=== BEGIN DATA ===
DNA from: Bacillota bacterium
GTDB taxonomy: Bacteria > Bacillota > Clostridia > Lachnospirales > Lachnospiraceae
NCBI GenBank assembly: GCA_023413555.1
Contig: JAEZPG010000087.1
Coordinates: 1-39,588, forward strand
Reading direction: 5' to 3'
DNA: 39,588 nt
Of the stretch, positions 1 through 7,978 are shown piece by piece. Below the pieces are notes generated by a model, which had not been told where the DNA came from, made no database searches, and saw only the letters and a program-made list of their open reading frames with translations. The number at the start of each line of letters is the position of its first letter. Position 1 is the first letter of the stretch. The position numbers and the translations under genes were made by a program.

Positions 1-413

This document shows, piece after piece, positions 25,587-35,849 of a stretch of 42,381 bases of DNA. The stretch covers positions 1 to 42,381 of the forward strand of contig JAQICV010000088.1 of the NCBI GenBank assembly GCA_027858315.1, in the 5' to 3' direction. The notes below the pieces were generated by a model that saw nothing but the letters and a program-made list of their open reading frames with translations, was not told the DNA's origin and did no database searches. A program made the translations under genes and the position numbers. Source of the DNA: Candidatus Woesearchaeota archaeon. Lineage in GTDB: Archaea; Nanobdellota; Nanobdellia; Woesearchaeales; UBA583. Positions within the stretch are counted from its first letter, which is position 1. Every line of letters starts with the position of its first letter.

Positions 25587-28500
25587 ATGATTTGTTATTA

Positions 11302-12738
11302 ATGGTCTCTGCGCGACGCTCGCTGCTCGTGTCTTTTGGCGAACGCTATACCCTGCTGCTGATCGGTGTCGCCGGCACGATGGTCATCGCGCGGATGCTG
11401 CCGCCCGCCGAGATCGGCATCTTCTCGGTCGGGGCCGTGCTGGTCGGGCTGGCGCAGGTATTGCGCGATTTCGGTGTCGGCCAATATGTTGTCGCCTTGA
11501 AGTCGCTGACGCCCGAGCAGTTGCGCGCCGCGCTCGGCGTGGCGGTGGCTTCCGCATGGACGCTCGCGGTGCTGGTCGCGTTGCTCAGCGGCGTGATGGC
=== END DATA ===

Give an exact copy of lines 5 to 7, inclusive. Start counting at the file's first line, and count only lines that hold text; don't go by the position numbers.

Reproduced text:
Coordinates: 1-39,588, forward strand
Reading direction: 5' to 3'
DNA: 39,588 nt